I’m excited that my paper with Isaac Gould on Japanese relative clauses will appear soon in Glossa. Isaac and I wrote this paper in Word, although I composed all the trees and some diagrams in LaTeX (about two dozen). Here’s what my file looked like, where I typeset these diagrams. I then simply copied and pasted rectangular selections of this PDF into Word.

As we prepared the manuscript for typesetting, though, I felt like I should make proper, high quality images for these trees and diagrams. Here for my own future reference is how I did this.

## Setting the diagrams in Fira Sans

My diagrams for the paper were all in one LaTeX file. The Glossa style sheet asks that diagrams be set in Arial or Fira Sans, the latter being Mozilla’s FF Meta-inspired open-source font, which is the sans-serif used for abstracts and titles in Glossa papers. (By the way, Glossa sets its body text in Charis SIL.) I started by getting my diagrams set in Fira Sans, which was easy in my setup:

1. Download Fira Sans and install it on my Mac. Double-clicking on the otf files will let you install them.
2. Add the following lines to the preamble. This requires that the file be compiled using XeLaTeX, the unicode-native LaTeX engine that can use system fonts. I generally always use XeLaTeX and mathspec, so this was easy.
\usepackage{mathspec}
\setallmainfonts{Fira Sans}


## Putting a diagram on each page with preview

Next, I wanted to get my diagrams file to output just one diagram per page. I could of course set \pagestyle{empty} and add page breaks, but I chose to use the preview LaTeX package which is designed for this purpose. First, I added the following to my preamble. The xetex option is of course because I’m compiling using XeLaTeX.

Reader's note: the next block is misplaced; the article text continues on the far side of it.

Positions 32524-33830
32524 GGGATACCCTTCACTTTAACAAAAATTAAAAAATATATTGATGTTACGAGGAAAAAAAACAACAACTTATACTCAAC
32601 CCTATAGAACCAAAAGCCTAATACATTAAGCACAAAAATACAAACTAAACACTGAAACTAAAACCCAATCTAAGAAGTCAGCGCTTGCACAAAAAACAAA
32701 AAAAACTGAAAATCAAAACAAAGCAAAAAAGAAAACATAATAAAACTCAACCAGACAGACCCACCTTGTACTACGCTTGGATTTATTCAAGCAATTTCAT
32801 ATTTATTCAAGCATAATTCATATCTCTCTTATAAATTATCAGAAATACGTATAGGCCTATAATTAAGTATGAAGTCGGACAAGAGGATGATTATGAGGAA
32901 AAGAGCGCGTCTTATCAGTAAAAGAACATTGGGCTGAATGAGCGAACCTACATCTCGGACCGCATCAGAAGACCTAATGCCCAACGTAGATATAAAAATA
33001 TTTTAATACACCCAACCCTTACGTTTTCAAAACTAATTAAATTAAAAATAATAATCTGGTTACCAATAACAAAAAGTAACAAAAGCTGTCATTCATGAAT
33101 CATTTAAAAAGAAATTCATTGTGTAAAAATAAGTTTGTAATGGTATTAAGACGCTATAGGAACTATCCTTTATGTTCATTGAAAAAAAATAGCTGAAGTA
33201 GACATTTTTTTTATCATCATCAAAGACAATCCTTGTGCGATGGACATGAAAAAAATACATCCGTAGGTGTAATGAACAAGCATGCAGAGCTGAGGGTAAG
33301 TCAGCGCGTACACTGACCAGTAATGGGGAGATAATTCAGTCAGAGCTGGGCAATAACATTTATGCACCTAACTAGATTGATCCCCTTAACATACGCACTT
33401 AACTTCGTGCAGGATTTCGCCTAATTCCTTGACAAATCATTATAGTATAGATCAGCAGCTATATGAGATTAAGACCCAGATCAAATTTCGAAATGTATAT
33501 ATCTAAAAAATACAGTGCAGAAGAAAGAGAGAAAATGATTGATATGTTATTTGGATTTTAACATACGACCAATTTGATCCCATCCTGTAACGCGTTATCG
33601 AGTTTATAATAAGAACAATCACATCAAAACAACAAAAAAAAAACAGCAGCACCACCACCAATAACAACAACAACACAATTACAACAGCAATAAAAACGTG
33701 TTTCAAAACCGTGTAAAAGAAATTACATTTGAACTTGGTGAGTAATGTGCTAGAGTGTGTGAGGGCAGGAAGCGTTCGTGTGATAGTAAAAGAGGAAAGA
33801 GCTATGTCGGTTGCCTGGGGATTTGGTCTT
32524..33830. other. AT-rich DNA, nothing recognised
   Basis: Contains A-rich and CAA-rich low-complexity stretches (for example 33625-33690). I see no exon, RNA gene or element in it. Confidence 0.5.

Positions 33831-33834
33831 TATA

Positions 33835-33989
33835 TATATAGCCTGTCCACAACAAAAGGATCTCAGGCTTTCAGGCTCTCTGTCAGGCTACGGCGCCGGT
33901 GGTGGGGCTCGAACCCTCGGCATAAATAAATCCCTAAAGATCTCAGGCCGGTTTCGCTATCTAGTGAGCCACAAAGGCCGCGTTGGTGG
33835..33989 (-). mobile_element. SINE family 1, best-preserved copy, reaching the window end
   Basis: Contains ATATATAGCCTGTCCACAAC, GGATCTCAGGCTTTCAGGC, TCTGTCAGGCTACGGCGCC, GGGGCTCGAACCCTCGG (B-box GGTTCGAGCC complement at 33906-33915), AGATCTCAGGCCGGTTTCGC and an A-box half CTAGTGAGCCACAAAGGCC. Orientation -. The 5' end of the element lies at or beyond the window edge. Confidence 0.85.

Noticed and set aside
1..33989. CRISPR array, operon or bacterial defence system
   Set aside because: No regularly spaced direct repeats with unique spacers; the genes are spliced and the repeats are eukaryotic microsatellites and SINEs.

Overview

\usepackage[xetex,active,tightpage]{preview}
\PreviewBorder=40pt\relax


I then wrapped each logical diagram in its own preview environment. Here’s an example:

\begin{preview}
\Tree [.TP Ayaka [ peeled [.DP [.D every ] [.NP apple ] ] ] ]
\end{preview}


The advantage of using preview is that, when compiled in active mode, all other information printed outside of these preview environments are simply not printed. The result at this stage is a single PDF with one diagram on each page. Notice how each diagram has a margin; the \PreviewBorder command above requested that these margins be at least 40 points on each side. Notice also that the margins for the second diagram are confused by my use of TikZ for drawing the arrow; these individual pages will later get cropped so this isn’t a problem.

## Pulling out each diagram into its own image file

Finally, I used the ImageMagick convert command to split up the PDF into individual image files. (I installed ImageMagick on my Mac using HomeBrew: brew install imagemagick .) Here’s the command I ran, in the same folder as the output file, trees.pdf:

convert -density 900 -trim -resample 300 trees.pdf figure.png


The result of this command is a sequence of figure-0.png, figure-1.png,… files being generated, one per page of the trees.pdf file. Here’s the first file:

This image might look large here because it’s rendered in 300 points per inch (ppi), which is a standard print density that Glossa requests rasterized images to be in. convert rendered this page on a transparent background and then cropped its margins (the -trim option). We then referenced each figure by name in our Word file and sent it in to Glossa.

Notice that my convert command renders each page in 900ppi and then downsamples this to 300ppi. That’s because I first tried convert -density 300 directly, and it resulted in some jagged edges. This will be even more visible if you have diagrams with finer details. Rendering at 900ppi and then downsampling to 300ppi has the effect of anti-aliasing.